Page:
The need for professional development materials related to the integration of Essential Skills into workplace related English as a Second Language instruction has grown as more newcomers settle and work in rural and urban communities in Alberta. This project integrated resources and lessons learned from previously funded projects that explored ways to effectively integrate newcomers into the Alberta workplace. NorQuest College’s Centre for Intercultural Education conducts applied research, builds learning tools and delivers workplace training designed to promote faster and more effective integration for newcomers to the Alberta workplace. The specialized skill set that has been developed in the Centre integrates intercultural skill development, and the Essential Skills Framework1. The Centre has created and adapted its methodology through projects including the Online Workplace Integration Language Resource, Gaining Access: New Employee Orientation to the workplace, the Guide to English in the Workplace (Common Ground), Critical Incidents for Intercultural Communication Toolkit, the Critical Incidents for Intercultural Communication in Healthcare, Immersion to Integration and the Intercultural Coach. This has been combined with conducting EWP and intercultural training in over fifty client workplaces in industry, business and communities provincially and nationally over the past five years. This expertise and development represents a substantial investment of resources made by government and industry that ESL teachers preparing newcomers to Alberta could benefit from.
Project deliverables include:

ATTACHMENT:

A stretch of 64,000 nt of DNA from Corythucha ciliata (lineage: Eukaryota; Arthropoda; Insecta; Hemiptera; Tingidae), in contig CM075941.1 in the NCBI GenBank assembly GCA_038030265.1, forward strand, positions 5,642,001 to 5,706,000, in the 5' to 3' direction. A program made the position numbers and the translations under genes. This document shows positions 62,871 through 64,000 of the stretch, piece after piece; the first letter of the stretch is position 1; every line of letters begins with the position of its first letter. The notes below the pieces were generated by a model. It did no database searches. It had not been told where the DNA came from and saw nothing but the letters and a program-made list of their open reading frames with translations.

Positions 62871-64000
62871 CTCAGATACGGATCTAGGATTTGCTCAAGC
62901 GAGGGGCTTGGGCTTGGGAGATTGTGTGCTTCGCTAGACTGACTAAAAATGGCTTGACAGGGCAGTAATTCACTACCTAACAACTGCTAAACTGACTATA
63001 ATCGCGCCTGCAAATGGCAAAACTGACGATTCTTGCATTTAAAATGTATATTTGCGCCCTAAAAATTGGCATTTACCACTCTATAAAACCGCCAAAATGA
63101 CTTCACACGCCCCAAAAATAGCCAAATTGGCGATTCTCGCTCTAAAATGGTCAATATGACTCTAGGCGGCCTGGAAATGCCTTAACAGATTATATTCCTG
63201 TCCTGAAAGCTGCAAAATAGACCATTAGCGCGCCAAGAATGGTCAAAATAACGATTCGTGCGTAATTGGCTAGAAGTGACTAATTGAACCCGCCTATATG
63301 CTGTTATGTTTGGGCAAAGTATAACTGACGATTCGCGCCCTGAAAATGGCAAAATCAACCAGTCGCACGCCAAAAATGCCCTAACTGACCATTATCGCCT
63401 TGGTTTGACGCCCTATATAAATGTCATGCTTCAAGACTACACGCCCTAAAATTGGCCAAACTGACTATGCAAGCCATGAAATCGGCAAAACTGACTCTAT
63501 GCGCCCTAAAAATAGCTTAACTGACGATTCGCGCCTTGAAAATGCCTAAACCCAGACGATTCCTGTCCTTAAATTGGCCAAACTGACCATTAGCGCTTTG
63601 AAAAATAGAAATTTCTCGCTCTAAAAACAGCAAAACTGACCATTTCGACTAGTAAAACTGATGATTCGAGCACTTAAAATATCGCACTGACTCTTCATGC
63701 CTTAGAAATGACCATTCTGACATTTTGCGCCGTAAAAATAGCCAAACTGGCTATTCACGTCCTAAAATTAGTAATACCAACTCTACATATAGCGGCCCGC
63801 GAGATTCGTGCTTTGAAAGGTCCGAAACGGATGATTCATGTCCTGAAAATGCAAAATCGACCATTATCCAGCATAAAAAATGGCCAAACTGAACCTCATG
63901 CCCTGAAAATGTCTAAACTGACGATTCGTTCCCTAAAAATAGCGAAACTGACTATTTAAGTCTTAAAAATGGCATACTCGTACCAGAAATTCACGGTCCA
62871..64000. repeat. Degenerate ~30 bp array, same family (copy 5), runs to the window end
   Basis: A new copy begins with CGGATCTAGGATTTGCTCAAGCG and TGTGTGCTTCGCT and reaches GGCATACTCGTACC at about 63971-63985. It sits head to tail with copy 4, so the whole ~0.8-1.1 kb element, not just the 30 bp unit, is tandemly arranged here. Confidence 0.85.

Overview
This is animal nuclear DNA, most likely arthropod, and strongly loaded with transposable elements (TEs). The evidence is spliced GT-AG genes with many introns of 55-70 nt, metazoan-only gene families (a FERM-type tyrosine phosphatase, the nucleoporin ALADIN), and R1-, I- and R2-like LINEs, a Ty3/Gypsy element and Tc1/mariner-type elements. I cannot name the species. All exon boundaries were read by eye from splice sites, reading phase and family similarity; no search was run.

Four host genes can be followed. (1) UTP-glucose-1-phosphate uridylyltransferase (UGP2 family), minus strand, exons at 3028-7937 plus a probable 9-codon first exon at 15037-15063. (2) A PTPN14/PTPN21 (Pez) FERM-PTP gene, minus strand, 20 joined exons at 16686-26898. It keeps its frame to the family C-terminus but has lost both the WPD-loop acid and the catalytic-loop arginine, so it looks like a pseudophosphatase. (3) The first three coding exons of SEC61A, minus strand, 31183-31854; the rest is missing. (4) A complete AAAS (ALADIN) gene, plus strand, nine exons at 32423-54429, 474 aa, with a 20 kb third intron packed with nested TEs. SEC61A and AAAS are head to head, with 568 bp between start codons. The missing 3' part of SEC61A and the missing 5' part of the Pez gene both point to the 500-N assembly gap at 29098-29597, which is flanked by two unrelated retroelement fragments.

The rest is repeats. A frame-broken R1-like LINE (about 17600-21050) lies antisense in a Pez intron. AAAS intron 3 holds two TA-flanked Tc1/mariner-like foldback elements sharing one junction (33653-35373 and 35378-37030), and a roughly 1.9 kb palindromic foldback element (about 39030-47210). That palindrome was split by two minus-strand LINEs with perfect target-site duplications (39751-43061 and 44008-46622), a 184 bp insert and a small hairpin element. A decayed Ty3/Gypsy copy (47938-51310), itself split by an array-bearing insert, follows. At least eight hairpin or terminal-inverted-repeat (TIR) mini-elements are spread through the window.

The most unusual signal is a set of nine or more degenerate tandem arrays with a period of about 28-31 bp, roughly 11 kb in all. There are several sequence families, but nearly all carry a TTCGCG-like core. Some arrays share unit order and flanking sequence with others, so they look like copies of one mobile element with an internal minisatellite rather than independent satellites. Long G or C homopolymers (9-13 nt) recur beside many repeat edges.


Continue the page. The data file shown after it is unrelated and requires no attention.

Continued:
This project included the following activities:
152 people including:
Based on the needs assessment findings, learner needs (identified by instructors/coordinators) including wanting to know how to communicate well to find a job, especially being able to explain the skills they have. Learners want to better understand the career possibilities in Canada as well as expectations in a job, how to fit into workplace culture, to better understand why employers do what they do.
Instructors with less experience identified needs related to having access to resources on Essential Skills, workplace language and intercultural, English language skills – why they are important and how they connect to the learners served by their program. Instructors wanted support to understand their learner needs as internationally educated professionals, how to lesson plan and teach in an integrated approach and demonstrations of how to break down a specific skill and work with it in class from an Essential Skills, language and intercultural competence approach. Instructors with more experience wanted background resources to help them train new instructors. These instructors wanted resources to empower them to develop their own lesson plans to fit needs of their learners, wanting information on how to customize materials, what to look for when adapting materials for learners and how to adapt entry level lesson plans to higher complexity levels in the Essential Skills framework. Experienced instructors wanted opportunities to share practices on how to teach in an integrated approach.
Instructors of lower CLB learners were frustrated with the Essential Skills framework as even Essential Skills level 1 tasks in speaking, for example, align to approximately a CLB 5 or 6 according to Relating Canadian Language Benchmarks to Essential Skills (CCLB 2005). They are looking for more resources and professional development opportunities to best serve their learners at lower CLB levels.
Of the 77 people participating in the workshops, 63 completed the post workshop survey. The rating of the relevance and effectiveness are measured based on a combined score of overall impression, usefulness and instructor.
The average rating across the 7 workshops was 91.2 % out of 100%. The top 5 benefits of participating in the workshop included:
Alberta Human Services
For more information contact Cheryl Whitelaw, Applied Research Manager at Cheryl.firstname.lastname@example.org.